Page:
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The First Garden's First Supper


First lady Michelle Obama plants herbs in the White House kitchen garden with students from Bancroft Elementary School in Washington on the South Lawn of the White House. (Charles Dharapak/Associated Press)

The first produce from the White House kitchen garden has moved from farm to fork.

Under the hot sun on Monday, kitchen staff harvested the first vegetables, including oak leaf lettuce, red romaine, speckled lettuce, fennel and rhubarb. The lettuces and fennel appeared that evening on the menu for President Obama and his economic advisers, and were billed as "White House kitchen garden salad with spiced Marcona almonds and lemon tarragon vinaigrette."

(The main course and dessert didn't feature White House produce, but the beef filet was served with paella-style rice dotted with local peas. Dessert was a cherry crisp with honey-almond ice cream.)

As promised, it's not only VIPs who will get to sample the bounty of the garden. Garden thyme will garnish the fish special tomorrow in the Navy Mess, the West Wing cafeteria for administration staff. The three lettuces will be used in salads on Friday.

And the rhubarb? The White House is donating it to Miriam's Kitchen, which will use it to make strawberry-rhubarb sauce for the mini cheesecakes it is serving at its annual gala, 100 Bowls of Compassion, on May 14.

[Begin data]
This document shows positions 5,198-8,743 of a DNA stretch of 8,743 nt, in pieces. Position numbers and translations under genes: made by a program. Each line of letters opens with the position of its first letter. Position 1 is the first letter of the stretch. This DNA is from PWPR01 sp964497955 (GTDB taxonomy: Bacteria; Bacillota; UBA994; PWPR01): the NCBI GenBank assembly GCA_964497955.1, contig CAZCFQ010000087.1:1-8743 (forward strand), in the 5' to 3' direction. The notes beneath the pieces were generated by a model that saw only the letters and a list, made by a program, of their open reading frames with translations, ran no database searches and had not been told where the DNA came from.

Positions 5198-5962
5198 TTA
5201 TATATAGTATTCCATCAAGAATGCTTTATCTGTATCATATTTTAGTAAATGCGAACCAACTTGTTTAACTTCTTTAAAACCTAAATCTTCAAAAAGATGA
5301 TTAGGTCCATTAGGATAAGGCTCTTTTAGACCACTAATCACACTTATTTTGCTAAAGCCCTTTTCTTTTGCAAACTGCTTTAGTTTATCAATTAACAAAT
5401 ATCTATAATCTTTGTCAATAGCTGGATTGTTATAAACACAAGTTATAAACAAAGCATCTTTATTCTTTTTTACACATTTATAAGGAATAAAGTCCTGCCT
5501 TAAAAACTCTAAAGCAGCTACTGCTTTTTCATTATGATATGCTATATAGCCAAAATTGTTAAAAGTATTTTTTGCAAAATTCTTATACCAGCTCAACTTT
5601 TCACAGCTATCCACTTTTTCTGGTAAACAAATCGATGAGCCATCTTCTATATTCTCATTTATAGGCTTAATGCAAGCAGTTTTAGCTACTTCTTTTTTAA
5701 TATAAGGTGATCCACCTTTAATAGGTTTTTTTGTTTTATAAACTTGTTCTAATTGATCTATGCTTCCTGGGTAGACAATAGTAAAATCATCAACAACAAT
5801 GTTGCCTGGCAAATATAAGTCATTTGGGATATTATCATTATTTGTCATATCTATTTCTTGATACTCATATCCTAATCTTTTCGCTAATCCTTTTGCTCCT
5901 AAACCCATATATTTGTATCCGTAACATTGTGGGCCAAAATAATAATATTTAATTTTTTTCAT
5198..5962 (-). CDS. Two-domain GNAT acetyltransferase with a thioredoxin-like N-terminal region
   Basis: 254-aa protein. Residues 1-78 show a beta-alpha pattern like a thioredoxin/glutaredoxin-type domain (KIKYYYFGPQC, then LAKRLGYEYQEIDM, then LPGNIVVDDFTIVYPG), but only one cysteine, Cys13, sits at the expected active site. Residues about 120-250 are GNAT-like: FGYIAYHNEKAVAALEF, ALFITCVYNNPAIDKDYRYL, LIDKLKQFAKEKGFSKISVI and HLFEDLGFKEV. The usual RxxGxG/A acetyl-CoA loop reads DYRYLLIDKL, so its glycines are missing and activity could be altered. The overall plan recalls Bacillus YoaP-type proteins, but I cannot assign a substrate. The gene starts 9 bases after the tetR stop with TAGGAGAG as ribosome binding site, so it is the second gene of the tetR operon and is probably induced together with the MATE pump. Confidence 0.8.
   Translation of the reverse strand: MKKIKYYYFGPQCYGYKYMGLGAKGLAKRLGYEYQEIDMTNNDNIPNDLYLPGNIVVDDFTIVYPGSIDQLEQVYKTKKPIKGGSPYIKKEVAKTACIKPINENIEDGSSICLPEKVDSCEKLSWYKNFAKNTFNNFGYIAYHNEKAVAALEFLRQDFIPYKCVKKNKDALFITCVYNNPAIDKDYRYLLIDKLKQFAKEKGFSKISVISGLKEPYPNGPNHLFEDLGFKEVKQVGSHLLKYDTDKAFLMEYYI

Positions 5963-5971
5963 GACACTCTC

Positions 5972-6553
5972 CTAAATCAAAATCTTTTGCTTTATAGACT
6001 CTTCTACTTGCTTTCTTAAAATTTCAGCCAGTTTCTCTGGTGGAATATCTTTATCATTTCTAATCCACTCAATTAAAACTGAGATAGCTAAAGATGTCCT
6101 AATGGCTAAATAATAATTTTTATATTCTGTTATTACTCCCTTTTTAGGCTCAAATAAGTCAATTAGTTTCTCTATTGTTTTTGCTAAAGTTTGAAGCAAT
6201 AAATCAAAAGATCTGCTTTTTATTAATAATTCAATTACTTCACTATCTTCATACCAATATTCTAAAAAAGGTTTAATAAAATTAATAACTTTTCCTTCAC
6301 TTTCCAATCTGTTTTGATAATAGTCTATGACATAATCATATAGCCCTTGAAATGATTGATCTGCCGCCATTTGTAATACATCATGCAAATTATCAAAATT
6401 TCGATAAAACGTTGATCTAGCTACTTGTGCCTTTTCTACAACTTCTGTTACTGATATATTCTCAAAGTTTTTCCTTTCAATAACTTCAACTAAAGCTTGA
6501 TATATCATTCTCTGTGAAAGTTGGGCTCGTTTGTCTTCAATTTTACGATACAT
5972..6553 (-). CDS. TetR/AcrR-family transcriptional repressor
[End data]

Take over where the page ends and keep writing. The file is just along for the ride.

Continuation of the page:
The kitchen staff was "thrilled to use produce from the White House kitchen garden," said White House executive chef Cristeta Comerford. "It is so exciting to see our efforts turn into usable goods.”

UPDATE Steve Badt, Miriam's Kitchen's director of kitchen operations, adds that most produce donated from the White House in the future will be used in everyday client meals, not special fundraising events.

-- Jane Black

By Jane Black  |  April 29, 2009; 3:40 PM ET
Categories:  Sustainable Food  | Tags: Jane Black, Michelle Obama, White House Garden  
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Comments

We want photos! And the recipe! This is an historic moment!! The first time that spot has seen vegetables since the days of Eleanor Roosevelt!

Posted by: MsHeather1 | May 1, 2009 12:09 PM | Report abuse

Didn't they just plant this garden on March 20th? Usually it takes years to get a productive patch of rhubarb. From garden to table in six weeks is really impressive.

Posted by: xaocfrau | May 2, 2009 8:00 PM | Report abuse

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